The Secret Keeper, A Novel (Kate Morton) 8.2
We enjoyed this well-crafted page turning story with a fabulous twist. The author did a great job of making every detail credible and logical while keeping the mystery aspect going. Part of the story may have lagged but picked up in the end. We would be interested in reading more by this author.
Everything I Never Told You (Celeste Ng) 10.0
A perfect 10! This is the second highest rated book of all time for this book club. All five members in attendance could not find any fault with the book at all. We thought it was masterfully written and well-crafted; a layered story with very believable characters and plot. One review we read called it "quiet yet intense" and we all agreed it was apt. This story was easy to read yet had a lasting impression.
The Plague of Doves (Louise Erdich) 7.6
Overall we appreciated the quality of writing in this book but many thought it was too disjointed. By telling the various stories from individual viewpoints, a very realistic, organic feeling is conveyed that can be somewhat chaotic. Fascinating weaving of the stories of rural mixed race community told with rich themes.
They May Not Mean To, But Do (Cathleen Schine) 7.0
Realistic story of the dynamics in a family with aging parents. Many of us could relate very strongly to the negative aspects of the story. However, we wished for more depth of substance and character development.
Circling the Sun (Paula McLain) 7.6
A small group convened on Pi Day to eat pie and discuss this (aptly named) book. It was hard for any of us to judge how much reality and how much fiction was put into this story based on actual people. The British colonials of this time period must have had extraordinary experiences and perhaps fact was stranger than fiction. We discussed how the independent nature of Beryl would be judged during different decades. We thought her cavalier behavior seemed more masculine than feminine even according to today's standards. Overall the variety of interesting characters, situations and locations made the book enjoyable enough to read.
Waking Up White and Finding Myself in the Story of Race (Debby Irving) 7.4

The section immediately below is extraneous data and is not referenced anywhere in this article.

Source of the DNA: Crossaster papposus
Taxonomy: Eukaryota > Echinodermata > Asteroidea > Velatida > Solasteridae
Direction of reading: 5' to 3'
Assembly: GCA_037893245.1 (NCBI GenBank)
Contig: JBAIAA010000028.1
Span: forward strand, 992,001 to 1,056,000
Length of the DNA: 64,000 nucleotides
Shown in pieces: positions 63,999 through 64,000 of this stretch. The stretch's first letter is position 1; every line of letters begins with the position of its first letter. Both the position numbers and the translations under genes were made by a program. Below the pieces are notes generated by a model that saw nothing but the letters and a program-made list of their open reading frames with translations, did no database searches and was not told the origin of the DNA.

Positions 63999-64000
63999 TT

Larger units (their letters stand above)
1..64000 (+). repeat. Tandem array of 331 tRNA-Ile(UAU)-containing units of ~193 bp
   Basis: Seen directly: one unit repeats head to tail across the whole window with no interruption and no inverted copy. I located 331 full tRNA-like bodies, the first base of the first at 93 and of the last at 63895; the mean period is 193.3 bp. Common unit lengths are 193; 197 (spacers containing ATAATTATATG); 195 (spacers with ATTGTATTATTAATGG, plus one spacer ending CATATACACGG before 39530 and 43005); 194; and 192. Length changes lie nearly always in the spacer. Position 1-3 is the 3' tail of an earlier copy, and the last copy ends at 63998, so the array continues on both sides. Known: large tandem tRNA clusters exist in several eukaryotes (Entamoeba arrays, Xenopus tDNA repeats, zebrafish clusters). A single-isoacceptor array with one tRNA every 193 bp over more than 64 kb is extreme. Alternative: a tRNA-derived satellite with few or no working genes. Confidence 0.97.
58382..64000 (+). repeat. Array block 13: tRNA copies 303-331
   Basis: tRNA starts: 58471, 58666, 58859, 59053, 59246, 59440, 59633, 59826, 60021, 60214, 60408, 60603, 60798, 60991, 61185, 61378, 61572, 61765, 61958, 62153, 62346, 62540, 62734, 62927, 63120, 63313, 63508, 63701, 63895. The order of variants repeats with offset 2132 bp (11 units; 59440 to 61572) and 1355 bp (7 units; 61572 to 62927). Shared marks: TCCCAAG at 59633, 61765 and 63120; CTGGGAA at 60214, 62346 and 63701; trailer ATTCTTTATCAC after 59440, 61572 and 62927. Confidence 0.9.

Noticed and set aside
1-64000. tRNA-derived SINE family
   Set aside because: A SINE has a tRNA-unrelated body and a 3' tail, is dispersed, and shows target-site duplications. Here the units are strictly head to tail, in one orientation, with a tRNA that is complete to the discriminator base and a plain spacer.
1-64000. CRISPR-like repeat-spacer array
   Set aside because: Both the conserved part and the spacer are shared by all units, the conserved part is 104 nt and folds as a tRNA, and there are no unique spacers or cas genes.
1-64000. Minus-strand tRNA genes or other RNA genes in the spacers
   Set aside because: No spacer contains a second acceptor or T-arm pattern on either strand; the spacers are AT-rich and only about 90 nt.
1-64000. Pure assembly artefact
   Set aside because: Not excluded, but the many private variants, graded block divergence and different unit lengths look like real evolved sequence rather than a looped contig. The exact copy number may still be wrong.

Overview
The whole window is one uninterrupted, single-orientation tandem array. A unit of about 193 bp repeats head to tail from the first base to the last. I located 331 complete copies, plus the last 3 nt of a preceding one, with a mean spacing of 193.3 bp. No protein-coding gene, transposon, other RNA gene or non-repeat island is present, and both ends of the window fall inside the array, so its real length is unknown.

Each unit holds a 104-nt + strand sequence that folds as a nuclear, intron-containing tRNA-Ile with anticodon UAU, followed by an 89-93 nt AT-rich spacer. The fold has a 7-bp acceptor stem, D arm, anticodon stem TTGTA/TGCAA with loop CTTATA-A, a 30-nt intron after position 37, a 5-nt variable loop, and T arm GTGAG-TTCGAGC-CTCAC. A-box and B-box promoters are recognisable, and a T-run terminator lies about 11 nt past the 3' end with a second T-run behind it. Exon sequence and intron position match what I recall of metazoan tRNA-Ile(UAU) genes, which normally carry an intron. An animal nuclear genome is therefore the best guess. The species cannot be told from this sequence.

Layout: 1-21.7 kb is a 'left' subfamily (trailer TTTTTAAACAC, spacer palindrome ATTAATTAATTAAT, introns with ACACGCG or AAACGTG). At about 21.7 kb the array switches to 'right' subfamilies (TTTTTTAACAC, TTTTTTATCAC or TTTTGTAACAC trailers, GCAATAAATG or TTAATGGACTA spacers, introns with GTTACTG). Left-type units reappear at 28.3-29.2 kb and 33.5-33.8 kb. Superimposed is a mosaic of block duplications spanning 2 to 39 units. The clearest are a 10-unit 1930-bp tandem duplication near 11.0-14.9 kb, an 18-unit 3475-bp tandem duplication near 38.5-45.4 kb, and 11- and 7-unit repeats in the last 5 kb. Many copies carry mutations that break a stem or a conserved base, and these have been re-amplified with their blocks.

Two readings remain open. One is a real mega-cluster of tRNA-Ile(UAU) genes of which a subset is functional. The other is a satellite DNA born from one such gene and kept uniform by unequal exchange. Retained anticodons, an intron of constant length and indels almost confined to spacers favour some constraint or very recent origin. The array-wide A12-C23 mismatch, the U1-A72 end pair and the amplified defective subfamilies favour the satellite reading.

This book sparked lots of good conversation. We were all glad to have read it. Although the author's story starts out as almost unbelievably naive and somewhat whiney, eventually some good information was conveyed. We all liked her metaphors of headwinds and tailwinds; equity and equality, among others.
Passion (Jude Morgan) 3.0
This book was well researched and densely written: filled with carefully selected words and phrases from the time period and the works of the poets portrayed. What was missing was a coherent STORY. Instead, what we have are several random sketches and scenes cobbled together. Many characters and scenes are wholly unnecessary, as they have no bearing on any plot point down the line. Not surprisingly, the book tied for the lowest rated book EVER...On to the next read!
Brown Girl Dreaming (Jacqueline Woodson) 10.0
Overwhelmingly loved by all of us! We loved the story of the author's childhood and how she came to know she wanted to be a writer. Told from a child's perspective without any judgment gave an interesting perspective of an interesting time in history. The use of free verse poetry was supremely done with sparse yet evocative language that made us savor every story. We were all in awe of the author's skill and want to read more by her.
The Rosie Project (Graeme Samson) 9.2
If you love Sheldon Cooper, you'll love Don Tillman! This well-written book had laugh out loud funny moments but was more than just a fun read. We loved the situations where Asperger-affected Don excels and fits in socially. The characters had consistent voices and were very likable. We look forward to reading the sequel and seeing the movie.
Dispatches from Pluto (Richard Grant) 7.9
Interesting and educational look into an unfamiliar area of the country. As an outsider and Englishman, the author was an excellent nonjudgmental observer and reporter. Shows us the race relations of the Mississippi Delta full of contradictions & complexities. Easy to read.
The Prisoner of Heaven (Zafon) 8.0
A tiny group of three met to discuss this sequel to The Shadow of the Wind which the group read in March 2013. We all agreed it was a good book on its own even if you had never read the first book. However, some details, names and places would have been clearer if we'd read it closer in time to the first book. We are interested in reading the fourth book in the series: The Labyrinth of the Spirits which will be translated to English in 2018.